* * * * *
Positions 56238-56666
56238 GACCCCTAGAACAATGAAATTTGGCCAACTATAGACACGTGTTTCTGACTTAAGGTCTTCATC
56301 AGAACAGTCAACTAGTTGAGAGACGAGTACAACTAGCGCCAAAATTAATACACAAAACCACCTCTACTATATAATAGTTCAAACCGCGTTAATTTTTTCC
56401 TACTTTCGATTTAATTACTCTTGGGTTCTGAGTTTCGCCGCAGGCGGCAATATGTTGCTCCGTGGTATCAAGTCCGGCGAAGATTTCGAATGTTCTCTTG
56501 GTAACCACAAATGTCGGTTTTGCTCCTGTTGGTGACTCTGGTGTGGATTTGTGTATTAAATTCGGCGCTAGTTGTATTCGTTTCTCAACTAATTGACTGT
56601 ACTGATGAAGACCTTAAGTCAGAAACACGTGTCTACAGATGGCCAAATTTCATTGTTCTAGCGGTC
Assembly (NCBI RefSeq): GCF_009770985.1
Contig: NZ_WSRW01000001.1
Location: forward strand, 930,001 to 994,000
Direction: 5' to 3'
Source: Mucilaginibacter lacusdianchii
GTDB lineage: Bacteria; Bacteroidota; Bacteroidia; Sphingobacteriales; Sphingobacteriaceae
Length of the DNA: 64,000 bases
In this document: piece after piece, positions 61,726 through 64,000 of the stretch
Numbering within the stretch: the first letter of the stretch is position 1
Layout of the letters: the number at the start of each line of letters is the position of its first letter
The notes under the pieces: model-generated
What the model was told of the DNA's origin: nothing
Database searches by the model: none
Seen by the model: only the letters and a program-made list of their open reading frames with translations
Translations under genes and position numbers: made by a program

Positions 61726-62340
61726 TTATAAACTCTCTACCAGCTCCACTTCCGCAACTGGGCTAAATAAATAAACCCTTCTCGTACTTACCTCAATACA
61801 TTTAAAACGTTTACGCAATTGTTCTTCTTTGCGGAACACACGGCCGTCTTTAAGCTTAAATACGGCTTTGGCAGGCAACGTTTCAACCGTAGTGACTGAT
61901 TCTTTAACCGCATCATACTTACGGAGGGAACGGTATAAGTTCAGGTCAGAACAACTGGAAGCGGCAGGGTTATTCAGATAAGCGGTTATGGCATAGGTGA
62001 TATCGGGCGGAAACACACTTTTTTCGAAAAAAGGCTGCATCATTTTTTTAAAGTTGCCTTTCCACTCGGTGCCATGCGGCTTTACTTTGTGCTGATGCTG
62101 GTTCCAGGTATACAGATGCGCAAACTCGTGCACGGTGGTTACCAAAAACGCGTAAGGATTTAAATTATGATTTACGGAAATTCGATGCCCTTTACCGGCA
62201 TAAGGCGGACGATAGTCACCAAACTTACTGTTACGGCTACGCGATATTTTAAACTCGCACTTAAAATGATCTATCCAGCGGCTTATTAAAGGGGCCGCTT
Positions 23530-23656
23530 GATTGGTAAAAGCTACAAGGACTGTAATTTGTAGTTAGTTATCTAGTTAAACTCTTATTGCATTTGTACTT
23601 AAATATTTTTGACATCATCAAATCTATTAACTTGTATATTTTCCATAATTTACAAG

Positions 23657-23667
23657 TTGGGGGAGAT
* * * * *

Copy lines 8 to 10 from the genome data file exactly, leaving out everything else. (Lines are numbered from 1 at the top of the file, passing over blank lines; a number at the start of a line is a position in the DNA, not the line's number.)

Contig: NZ_WSRW01000001.1
Location: forward strand, 930,001 to 994,000
Direction: 5' to 3'